Physicist Brian Cox once said: “I’m comfortable with the unknown—that’s the point of science. There are places out there, billions of places out there, that we know nothing about.
And the fact that we know nothing about them excites me, and I want to go out and find out about them. And that’s what science is. So I think if you’re not comfortable with the unknown, then it’s difficult to be a scientist… I don’t need an answer. I don’t need answers to everything. I want to have answers to find.”
So what are some of the top mysteries keeping scientists busy? Here’s our top 5.
]Common sense tells us that everything dies. But rather than face that dark truth, humankind continues to believe in mythological sources of infinite life: The quest for the fountain of youth has generated more hype (and quixotic expeditions) than perhaps any other realm of science and medicine.
Yet serious research continues into the life-extending properties of a host of compounds, including resveratrol (a substance found in grapes), rapamycin (derived from an Easter Island bacterium) and proteins made by the gene p21. These proteins inhibit other proteins in cells known to lead to amyloid plaque formation, which is implicated in Alzheimer’s, and that promote cancer development. Senex Biotechnology, a company PM first reported on in 2000, has drugs in development that work in much the same way.
Research also continues on an enzyme called telomerase, which slows the shortening of telomeres—sequences of DNA that grow progressively shorter during cell division until the cell eventually mutates or dies. In theory, stop this countdown and cells should live indefinitely. (The 2009 Nobel Prize in Medicine went to the discoverers of how telomeres and telomerase work.) Recent findings allude to telomerase’s promise: mice stripped of and then re-exposed to telomerase showed dramatic signs of reverse aging. Nutritional supplements—which do not require Food and Drug Administration approval—based on boosting telomerase levels became available a few years ago but have yet to be clinically evaluated.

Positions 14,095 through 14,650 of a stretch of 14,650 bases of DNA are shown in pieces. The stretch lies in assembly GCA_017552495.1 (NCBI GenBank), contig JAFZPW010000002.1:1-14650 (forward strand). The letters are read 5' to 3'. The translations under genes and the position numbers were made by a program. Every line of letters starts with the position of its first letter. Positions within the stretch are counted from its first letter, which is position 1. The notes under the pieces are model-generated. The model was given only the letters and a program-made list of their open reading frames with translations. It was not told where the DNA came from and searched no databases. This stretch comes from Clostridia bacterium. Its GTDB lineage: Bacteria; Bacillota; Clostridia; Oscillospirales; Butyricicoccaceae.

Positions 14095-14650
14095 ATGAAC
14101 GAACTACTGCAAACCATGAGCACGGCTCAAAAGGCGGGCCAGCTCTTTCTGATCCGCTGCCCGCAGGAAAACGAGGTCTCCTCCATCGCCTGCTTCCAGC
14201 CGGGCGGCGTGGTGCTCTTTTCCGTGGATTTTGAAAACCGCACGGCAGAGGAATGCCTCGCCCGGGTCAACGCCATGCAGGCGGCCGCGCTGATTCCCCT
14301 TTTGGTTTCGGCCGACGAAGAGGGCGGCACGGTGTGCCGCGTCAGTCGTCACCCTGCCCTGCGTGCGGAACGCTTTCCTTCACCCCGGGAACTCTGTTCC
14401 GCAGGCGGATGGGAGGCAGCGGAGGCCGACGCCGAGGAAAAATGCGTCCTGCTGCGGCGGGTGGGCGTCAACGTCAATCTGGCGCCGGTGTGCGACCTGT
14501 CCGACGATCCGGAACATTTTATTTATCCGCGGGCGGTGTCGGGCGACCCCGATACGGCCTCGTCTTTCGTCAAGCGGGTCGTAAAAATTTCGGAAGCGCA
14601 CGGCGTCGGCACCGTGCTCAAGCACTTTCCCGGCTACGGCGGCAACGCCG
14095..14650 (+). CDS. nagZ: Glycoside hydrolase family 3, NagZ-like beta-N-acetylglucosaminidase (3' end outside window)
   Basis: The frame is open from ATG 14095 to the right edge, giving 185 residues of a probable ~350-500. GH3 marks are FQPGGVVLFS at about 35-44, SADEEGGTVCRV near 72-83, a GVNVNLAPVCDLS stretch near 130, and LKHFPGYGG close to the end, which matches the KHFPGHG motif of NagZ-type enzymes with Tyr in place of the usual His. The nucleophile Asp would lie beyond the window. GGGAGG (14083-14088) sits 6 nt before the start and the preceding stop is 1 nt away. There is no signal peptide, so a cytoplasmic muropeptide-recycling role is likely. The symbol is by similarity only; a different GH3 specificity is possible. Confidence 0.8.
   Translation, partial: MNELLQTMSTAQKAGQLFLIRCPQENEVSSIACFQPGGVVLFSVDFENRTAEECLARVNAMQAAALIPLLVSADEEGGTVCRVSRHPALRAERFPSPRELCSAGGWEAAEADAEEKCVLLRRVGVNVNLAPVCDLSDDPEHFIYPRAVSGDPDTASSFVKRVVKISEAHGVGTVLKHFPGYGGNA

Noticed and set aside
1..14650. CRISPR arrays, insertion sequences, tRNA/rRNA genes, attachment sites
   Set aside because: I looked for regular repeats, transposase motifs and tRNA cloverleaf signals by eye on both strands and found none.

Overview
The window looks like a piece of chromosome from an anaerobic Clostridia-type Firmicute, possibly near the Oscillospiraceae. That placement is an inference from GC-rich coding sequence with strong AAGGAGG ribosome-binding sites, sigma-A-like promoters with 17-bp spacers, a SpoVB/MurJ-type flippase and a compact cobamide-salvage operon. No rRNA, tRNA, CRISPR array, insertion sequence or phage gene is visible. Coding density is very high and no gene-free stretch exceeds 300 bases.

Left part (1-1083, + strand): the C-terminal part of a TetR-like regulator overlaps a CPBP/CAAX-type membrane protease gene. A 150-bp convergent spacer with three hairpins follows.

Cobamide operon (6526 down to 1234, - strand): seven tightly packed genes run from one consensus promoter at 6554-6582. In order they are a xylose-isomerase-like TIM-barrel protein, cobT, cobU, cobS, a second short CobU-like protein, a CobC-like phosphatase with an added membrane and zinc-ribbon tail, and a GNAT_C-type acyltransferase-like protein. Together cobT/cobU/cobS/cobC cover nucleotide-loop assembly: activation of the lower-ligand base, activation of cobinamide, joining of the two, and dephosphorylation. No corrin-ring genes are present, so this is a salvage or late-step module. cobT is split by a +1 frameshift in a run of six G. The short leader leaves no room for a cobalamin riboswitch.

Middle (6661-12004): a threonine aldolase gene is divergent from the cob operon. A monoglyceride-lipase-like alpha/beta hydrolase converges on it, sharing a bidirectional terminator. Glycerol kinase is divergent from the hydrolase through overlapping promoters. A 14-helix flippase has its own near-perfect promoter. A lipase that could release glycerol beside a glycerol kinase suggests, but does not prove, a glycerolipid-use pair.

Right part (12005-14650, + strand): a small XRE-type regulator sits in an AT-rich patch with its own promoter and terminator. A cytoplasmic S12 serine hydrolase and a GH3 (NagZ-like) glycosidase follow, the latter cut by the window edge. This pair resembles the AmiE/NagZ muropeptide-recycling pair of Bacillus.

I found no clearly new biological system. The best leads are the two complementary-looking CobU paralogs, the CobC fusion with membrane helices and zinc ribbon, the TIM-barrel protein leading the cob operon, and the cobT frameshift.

Meanwhile, the results from human trials of two new compounds called synthetic activators of SIRT1 (STACs) will be released. These drugs seem to mimic the benefits of caloric restriction—which slows metabolism and produces age-delaying effects in every species tested, from yeast to primates, according to David Sinclair, a pathologist at Harvard Medical School.
But Jay Olshansky, a professor of epidemiology at the School of Public Health at the University of Illinois at Chicago, doesn’t think a cure for aging will come from a drug. “Resveratrol, telomerase, p21—all for the most part have fallen flat on their face,” he says. “In the last 10 years, there hasn’t been an intervention that slows aging in humans.” Olshansky instead believes the genes of centenarians—people who reach the century mark—hold the key to arresting the aging process.
The New England Centenarian Study (NECS), the largest study of the superannuated on the planet, is presently keeping tabs on some 1600 centenarians and hundreds of their similarly spry children.
“The reason it is so exciting is that we don’t have to jump species to see results,” Olshanksy, who isn’t involved in the study, says. “We don’t have to make the huge theoretical leap that if people could act like mice, they could live to 150. Another way of saying it is: The secret, if there is one, is already walking among us.”
Ultimately, the fountain of youth of might not be chemical or biological but technological. Futurist Ray Kurzweil has prophesied the rise of nanotechnology as the means to immortality, enabled by tiny robots zipping through our bodies repairing damaged organs and tissues. Kurzweil wagers that anyone alive by midcentury has a good shot at never dying.